The shelter unit 15 is enclosed at the top by a fabric top cover 52 of canvas, or the like, which is nailed or otherwise suitably attached to the bottom edges of the side walls 34. The fabric top 52 is a rectangular piece of material of the same fore-and-aft dimension as the length of the shelves 33, plus a 2- or 3-inch overhang at each end. The transverse dimension of the fabric top is the distance measured up over the top of the ends from one shelf 33 to the other. Arched bows 54 of tubular steel or the like extend from the shelves 33, alongside walls 34, and up to points of attachment with a foreand-aft extending tube 56, which reaches from the front end wall 46 to the rear end wall 41. The bows 54 are connected to the tube 56 by sockets or other quick connect fittings, and the ends of the tube 56 are inserted into sockets 57 on the inside of end wall panels 41 and 46. The front and rear ends of the fabric top 46 have tunnels 58 (see FIG. 5) through which drawstrings 59 are passed. These ends of the fabric top overhang end walls 41 and 46 and are drawn down over the same, as shown in FIGS. 2, 3 and 5. The drawstrings being drawn tight secures the top 52 to the end walls in a weathertight fit.
The bedding shelves 33 are braced by struts 60, which are detachably connected to the undersides of the shelves 33 near the outer edges thereof, and extend downwardly and inwardly therefrom to points of attachment with the lateral side extensions 29. Struts 60 transfer the weight of the shelves to the sides of the box 22, thereby relieving the latches 44 of some of the strain that would otherwise be carried thereby.
An entryway is formed in the rear end of the unit by vertically aligned openings 62 and 63, which are cut into the end panels 28 and 41, respectively. The entryway 62, 63 is closed by a door made up of lower and upper halves 64 and 65, respectively. The lower door half 64 is connected by hinges 66 to the end panel 28, while the upper half is connected by hinges 67 to end panel 41. The upper and lower door halves are joined together near the edge opposite the hinges by a latch 68, so that they can be opened or closed as one. A doorknob 69 operates the usual latch, which holds the door closed. A window 70 is provided in the upper door half 65 to admit daylight, and the front end wall 46 also has a window 74 for ventilation and light.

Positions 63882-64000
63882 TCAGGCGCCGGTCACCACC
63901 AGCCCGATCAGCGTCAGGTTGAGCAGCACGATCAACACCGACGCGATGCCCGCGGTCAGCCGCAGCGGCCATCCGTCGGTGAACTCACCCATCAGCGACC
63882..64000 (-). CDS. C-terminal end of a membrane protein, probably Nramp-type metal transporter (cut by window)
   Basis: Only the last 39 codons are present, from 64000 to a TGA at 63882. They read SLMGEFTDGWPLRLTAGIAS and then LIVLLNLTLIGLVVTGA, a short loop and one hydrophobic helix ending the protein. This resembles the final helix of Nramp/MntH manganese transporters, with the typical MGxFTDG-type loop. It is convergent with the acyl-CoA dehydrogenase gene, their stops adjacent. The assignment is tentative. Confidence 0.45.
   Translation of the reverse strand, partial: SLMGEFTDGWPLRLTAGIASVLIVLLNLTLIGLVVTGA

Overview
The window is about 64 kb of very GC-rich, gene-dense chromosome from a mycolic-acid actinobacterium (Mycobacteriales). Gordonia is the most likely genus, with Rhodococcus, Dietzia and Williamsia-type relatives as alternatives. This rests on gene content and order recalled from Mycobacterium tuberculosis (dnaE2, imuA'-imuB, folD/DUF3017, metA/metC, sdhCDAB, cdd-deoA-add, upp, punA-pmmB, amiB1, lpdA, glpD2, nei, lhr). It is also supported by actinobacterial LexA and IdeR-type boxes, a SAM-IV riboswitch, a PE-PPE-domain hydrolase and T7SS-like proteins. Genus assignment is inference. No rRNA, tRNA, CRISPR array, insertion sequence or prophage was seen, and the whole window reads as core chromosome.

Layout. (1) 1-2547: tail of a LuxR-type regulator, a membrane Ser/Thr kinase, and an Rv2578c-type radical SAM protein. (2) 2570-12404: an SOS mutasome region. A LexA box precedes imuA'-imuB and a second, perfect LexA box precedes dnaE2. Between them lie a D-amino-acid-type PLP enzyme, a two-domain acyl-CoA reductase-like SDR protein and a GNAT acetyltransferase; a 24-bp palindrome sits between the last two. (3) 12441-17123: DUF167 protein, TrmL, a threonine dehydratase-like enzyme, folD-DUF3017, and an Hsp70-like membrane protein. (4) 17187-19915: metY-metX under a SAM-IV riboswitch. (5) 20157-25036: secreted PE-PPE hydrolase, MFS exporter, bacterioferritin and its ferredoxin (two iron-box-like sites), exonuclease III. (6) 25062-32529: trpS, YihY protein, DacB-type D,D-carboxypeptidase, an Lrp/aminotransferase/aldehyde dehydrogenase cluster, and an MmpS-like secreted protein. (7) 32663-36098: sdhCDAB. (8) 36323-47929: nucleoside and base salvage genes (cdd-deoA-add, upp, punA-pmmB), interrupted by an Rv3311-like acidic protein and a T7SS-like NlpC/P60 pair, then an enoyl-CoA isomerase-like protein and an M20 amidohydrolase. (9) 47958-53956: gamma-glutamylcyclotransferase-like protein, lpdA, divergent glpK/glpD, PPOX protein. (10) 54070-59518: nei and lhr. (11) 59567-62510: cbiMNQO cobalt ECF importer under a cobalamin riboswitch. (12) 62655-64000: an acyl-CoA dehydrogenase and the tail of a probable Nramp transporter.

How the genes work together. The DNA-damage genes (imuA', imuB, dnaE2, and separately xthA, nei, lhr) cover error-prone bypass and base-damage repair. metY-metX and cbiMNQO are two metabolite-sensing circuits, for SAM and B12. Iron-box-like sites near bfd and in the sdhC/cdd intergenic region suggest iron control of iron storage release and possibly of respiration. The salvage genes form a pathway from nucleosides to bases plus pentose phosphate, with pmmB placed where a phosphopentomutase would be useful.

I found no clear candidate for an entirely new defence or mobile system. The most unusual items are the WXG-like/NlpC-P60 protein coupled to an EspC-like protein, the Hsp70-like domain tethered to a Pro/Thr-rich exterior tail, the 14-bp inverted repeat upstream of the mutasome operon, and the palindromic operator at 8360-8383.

When the pickup truck is in normal use traveling over the highway, the shelter unit 15 will usually be folded up to the compact, transport condition shown in FIG. 7. In this configuration, the fabric top 52 is crowded down into a gap left between the side walls 34 (See FIG. 7) and this gap is closed at the top by a lid 72, which is hinged to one of the shelves 33. When it is desired to make the unit into a pickup camper dwelling for the night, the two bedding shelves are swung out to the laterally projecting position shown in FIG. 4, and the braces 60 are attached. The end wall panels 41 and 46 are then swung up to the vertical position, and the side wings swung out to the laterally extended position. The side wings are then latched to their respective ends of panels 36, which locks the structure into a rigid box. The fabric top 52 is then raised up in the center and the fore-and-aft extending tube is inserted at its ends into the sockets 57. The arched bows 54 are then put into place, and they hold the fabric top out to the position shown in FIG. 4. The front and rear ends of the fabric top are pulled down over the front and rear end walls of the unit, and the drawstrings 59 are pulled tight, thereby pulling the fabric top snugly over the ends to form a weathertight enclosure. The unit is then ready for use, and the beds 35 are made up, ready for immediate use. The lower portion of the box 22 may have built-in appliances such as a cooking range and fold-up table, so that meals could be prepared and eaten inside the unit. The inside height of the unit can be whatever is desired, and would preferably be somewhat greater than 6 feet.